Kayaking on the Little Manatee River

Yesterday we took a short drive over to the Little Manatee River in Ruskin, Florida. Pam called the owner of Osprey Bay Kayaks, who was very helpful. He told us of several launch sites and what to expect at each one. We could launch near the mouth of the river and travel upstream, start from  a nice public boat ramp just off Highway 41, or head farther up river to launch.

Osprey Bay Kayaks

We chose to start in the middle, and work our way downstream for a while.

It was a good choice.

The river to the west of Hwy 41 is affected quite a bit by the tides, and as we started the tide was still going out. With the east wind behind us we were able to make a leisurely ride downstream a couple of miles.

The views were fabulous. We started in an offshoot of the river, with nice homes, (with nicer boats and docks) lining the waterway. Then we were suddenly out of civilization and were surrounded by mangroves and lots of options on which way to go.

We pulled to shore for a break at one point, and Pam ventured just a step too far into the water. There was a steep drop off, and she was suddenly up to her waist in the chilly river water. Luckily she didn’t fall on in all the way, and since she was only a couple of feet away from me I was able to help her back up to the shallow part. We had a good laugh over that.

We went just a bit farther downstream then decided to head back. By now the current for the most part had died down and we had an easy ride back up to our launch point.

it was a good day. We didn’t see any manatee or dolphin out, but word is that they come up river often. We’re looking forward to spending more time on the Little Manatee.


Not an infrastructure person?

I’ll admit it. I’m not. Never have been. Reading about TCP/IP, subnets, etc, makes my eyes glaze over and I start to drool within minutes.

But, I needed to set up a virtual environment to try out some stuff that involves TFS and Windows domains, and I didn’t want to reuse any pre-existing virtual machines. I wanted to build them from the ground up.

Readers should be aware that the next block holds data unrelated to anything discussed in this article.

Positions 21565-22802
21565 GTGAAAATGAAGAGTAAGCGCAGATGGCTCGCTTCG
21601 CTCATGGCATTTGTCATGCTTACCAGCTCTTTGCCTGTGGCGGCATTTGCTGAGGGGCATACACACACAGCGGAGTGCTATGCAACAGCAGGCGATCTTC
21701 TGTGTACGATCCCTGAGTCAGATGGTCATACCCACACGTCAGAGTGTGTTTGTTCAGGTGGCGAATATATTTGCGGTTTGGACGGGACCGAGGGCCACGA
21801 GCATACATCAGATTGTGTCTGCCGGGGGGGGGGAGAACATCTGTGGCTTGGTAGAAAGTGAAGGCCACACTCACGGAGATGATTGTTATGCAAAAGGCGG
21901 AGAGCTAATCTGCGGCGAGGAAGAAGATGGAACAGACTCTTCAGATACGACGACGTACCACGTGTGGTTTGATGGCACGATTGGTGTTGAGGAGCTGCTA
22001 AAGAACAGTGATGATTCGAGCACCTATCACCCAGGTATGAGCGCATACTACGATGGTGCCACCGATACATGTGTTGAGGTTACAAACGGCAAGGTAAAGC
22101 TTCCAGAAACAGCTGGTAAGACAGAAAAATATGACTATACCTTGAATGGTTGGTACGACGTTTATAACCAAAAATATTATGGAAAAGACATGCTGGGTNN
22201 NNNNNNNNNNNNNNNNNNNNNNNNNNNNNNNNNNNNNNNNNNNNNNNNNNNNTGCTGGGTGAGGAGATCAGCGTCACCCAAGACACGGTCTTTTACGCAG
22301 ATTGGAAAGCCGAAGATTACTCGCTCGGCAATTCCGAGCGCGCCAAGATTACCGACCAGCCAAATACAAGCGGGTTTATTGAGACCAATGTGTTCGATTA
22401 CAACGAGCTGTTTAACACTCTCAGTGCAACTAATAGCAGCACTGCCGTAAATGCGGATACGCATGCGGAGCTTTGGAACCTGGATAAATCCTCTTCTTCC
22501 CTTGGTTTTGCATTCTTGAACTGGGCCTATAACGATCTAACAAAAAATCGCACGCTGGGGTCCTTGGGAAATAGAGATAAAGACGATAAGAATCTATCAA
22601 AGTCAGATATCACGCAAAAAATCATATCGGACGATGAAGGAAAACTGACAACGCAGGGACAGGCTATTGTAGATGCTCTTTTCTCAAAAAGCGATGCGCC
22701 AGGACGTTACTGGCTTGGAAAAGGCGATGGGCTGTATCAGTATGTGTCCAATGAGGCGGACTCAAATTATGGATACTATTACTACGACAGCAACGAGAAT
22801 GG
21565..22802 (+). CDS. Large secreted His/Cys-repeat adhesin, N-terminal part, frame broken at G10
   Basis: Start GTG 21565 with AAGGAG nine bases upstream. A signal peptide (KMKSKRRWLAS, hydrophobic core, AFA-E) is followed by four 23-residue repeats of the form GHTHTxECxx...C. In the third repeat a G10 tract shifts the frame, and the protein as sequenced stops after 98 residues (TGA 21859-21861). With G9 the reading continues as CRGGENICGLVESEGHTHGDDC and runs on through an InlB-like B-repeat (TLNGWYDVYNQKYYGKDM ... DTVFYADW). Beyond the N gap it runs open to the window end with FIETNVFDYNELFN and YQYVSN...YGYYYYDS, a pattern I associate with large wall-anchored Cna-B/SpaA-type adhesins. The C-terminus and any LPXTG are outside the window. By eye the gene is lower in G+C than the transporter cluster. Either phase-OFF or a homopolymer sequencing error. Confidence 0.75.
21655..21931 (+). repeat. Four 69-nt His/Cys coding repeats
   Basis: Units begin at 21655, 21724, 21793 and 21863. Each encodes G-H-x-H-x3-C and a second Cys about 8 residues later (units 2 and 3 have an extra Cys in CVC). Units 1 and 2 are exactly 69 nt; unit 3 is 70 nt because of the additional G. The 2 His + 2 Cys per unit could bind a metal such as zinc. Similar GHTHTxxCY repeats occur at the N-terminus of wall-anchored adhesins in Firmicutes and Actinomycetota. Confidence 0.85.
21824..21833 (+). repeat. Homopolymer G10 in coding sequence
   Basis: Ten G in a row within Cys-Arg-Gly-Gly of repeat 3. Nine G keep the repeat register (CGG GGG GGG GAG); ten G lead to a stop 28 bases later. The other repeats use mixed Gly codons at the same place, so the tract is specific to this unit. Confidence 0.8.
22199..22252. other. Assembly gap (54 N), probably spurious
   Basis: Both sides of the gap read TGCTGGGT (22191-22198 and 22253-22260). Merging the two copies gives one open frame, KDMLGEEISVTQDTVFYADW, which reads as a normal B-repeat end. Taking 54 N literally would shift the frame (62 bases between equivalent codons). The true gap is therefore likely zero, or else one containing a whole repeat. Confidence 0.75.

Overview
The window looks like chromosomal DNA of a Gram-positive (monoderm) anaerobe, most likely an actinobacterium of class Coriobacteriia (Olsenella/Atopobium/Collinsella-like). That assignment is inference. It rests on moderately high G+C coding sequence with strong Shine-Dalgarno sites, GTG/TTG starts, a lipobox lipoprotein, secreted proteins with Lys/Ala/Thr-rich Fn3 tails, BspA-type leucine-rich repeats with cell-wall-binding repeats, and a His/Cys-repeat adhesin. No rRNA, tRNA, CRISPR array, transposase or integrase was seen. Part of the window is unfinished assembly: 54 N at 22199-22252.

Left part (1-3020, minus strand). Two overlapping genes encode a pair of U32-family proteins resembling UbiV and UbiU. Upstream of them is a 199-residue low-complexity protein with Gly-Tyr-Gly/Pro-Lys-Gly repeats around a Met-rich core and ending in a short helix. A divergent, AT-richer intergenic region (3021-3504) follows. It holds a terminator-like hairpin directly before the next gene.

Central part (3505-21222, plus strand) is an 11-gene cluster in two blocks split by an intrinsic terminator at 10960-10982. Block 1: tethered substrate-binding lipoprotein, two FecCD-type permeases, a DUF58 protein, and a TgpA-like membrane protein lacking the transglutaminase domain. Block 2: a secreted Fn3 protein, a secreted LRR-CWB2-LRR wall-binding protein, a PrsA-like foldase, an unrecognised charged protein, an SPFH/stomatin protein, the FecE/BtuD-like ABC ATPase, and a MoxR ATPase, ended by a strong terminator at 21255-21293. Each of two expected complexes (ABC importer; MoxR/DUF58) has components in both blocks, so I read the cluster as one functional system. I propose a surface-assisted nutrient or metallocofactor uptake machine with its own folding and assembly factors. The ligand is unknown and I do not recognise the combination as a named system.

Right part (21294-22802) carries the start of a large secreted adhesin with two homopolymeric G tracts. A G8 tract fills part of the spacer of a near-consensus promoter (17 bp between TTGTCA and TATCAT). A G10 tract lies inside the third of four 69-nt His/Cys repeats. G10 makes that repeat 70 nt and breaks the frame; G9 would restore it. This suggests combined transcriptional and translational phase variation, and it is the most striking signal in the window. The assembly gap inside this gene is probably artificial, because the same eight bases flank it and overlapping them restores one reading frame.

What to do? What to do?

So I did a Bing search and found a few articles on creating a domain controller. One tutorial in particular, by Thomas Shinder, was especially helpful. He started from the ground up: none of the let’s-do-a-couple-of-steps-skip-a-bunch-of-steps-then-presto-we’re-done magic. He shows the steps from start to finish with screen shots and instructions: how to set up an environment. Great stuff! 

I deviated from Thomas’ instructions in one place by making the preferred DNS server IPv4 address the address of my domain controller itself instead of (When I tried the localhost address for the DNS on the DC machine as he did, my client machine couldn’t find the DNS server. When I went back to the DC and reset the DNS server address to the DC’s IP address, my client machine could find the DC by name.)

So now I’m setting up TFS on the client machine as part of that domain. And I’ll soon be able to run my experiments.

Let the fun begin.

This was bound to happen. . .

I love SunChips. They taste great. They’re not loaded down with nearly as many calories as regular potato chips. And I like the sun.

But a couple of months ago, while I was on a bare necessities shopping run (beer, milk, bread, SunChips, PB&J) I was nearly deafened as I grabbed the bag of SunChips. I dropped the bag like I’d been shocked. What the heck?

Turns out it was one of their new “100% compostable” bags. Now, I’m all for the environment, but this bag was made out of material that, when touched, or even looked at with a steady gaze, would make a sound like 1000 snare drums that were hooked up to a ginormous amplifier turned up to 11.

Giving in to my SunChips craving, I tossed the bag into my shopping card and dashed to the register.

At home I found out just how loud the bag really was. As I unloaded the groceries, our dogs began to howl. My neighbor’s dogs (about 100 yards away) started to howl. Our horses spooked and stampeded to the far end of the property. That night, while I was grabbing a late night snack, the bag woke up Pam.

I haven’t bought any more SunChips since then. It’s been a sad time. But, I just saw that the makers of SunChips have had a change of heart after a groundswell of complaints about the bags: they’re going to package them in both the new loud bags, and the original quiet bags.

I can go back to eating my chips in peace! Yay!